Tuesday 27 March 2012

Is it a lease? Is it a licence? In the world of digital royalties, Sony wants to know

Billboard reports that Sony BMG has asked a US court to dismiss the latest case filed against the label by 80s icons Toto, who are looking to challenge the basis of the way in which their digital download royalties are accounted for. With The Temptations having recently launched a new action against Universal, who have lost one case in the ‘Eminen’ action (actually brought by the rapper’s producers FBT), Sony BMG has now agreed to pay $7.95 million to settle a similar class action (with Cheap Trick and the Allman Brothers amongst others) but is separately defending the lawsuit brought by Toto, who recorded the hit song "Africa". The music company simply says the band is "dissatisfied with the bargain that it struck."

Billboard report that Sony have said that the argument that artistes should receive a share of ‘licence’ income from digital sales rather than a (much lower) per unit sales royalty is incorrect in this case because the "license" vs. "sale" dispute misses a third word -- "lease" -- which could play a role in determining whether musicians get roughly 50 percent of digital income or merely about 15 percent of the net sales price, as it seems that Sony Music's contracts with musicians appear to have "lease" provisions instead of "licensing" provisions. Is there a difference? Well, Sony says “yes” and Sony has now submitted a motion to dismiss Toto's lawsuit.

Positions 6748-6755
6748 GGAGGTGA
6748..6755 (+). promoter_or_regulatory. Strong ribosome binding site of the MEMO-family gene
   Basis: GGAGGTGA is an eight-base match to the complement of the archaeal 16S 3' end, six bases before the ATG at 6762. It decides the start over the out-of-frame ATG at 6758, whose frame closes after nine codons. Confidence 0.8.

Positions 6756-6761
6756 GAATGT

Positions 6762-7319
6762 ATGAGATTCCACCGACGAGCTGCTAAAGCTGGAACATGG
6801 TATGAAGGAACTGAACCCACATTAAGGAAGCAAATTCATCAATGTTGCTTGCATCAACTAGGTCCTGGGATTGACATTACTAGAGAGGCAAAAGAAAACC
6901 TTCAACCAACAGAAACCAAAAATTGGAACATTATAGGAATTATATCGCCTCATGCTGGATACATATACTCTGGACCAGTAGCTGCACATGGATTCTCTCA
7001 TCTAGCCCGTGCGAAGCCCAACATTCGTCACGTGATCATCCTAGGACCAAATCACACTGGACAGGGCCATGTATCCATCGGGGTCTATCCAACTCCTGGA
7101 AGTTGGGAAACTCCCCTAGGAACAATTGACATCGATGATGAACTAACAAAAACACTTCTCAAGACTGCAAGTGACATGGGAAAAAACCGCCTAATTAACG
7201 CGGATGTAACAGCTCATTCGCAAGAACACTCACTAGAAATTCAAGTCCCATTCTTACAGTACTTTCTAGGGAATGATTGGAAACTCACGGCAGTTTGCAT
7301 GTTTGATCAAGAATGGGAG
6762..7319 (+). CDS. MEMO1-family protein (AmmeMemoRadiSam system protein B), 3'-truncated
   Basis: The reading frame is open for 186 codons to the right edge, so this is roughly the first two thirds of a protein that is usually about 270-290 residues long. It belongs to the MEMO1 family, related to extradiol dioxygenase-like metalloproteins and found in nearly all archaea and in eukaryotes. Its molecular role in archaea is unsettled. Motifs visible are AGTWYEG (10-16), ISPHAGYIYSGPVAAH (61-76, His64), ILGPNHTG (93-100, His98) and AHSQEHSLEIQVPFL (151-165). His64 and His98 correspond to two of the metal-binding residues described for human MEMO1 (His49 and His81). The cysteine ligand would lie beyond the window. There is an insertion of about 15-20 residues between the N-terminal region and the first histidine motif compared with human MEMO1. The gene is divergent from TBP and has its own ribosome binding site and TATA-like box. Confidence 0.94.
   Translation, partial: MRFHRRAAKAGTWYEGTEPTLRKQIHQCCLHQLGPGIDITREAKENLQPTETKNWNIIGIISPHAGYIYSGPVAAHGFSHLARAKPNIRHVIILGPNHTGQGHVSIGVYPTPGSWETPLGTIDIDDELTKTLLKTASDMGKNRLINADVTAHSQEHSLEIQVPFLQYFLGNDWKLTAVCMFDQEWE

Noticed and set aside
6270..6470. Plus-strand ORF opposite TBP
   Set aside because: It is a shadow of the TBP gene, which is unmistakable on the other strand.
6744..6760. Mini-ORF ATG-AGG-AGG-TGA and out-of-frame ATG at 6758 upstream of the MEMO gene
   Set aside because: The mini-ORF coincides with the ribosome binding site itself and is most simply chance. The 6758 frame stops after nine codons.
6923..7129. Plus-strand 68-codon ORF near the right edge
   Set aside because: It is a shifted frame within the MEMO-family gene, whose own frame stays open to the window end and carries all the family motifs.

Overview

The attack on the claim is twofold. Firstly in a memorandum to the court, Sony claims that in 2002 the parties amended their agreement to set forth a new royalty rate specifically applicable to "all records made for digital playback."

If that’s not enough, Sony also challenges the ‘sale vs licence’ argument saying "In an attempt to sidestep this ['lease'] obstacle to its claim, plaintiff alleges that 'license' and 'lease' simply mean the same thing," adding "But plaintiff's allegations cannot alter the plain meaning of the contract. As a matter of both ordinary English and contractual usage, the terms 'license' and 'lease' are not synonymous" pointing to the Black's Law Dictionary, the Webster's Third New International Dictionary, and the Oxford English Dictionary to support the idea that "lease" and "license" are different. Sony also seem to be relying on the initial judgment in the Allman Brother (now settled) claim although I am not sure this is that wise, as a later judgment allowed the earlier class action to be amended to allege that Sony "leases" its catalogue to download providers like Apple's iTunes.

Like Billboard, I am not quite sure of what the ramifications are of separating "licensing" activity in media and entertainment from leasing activity, but as Billboard say “The semantic argument might seem trivial, but it's worth millions”.


Africa here

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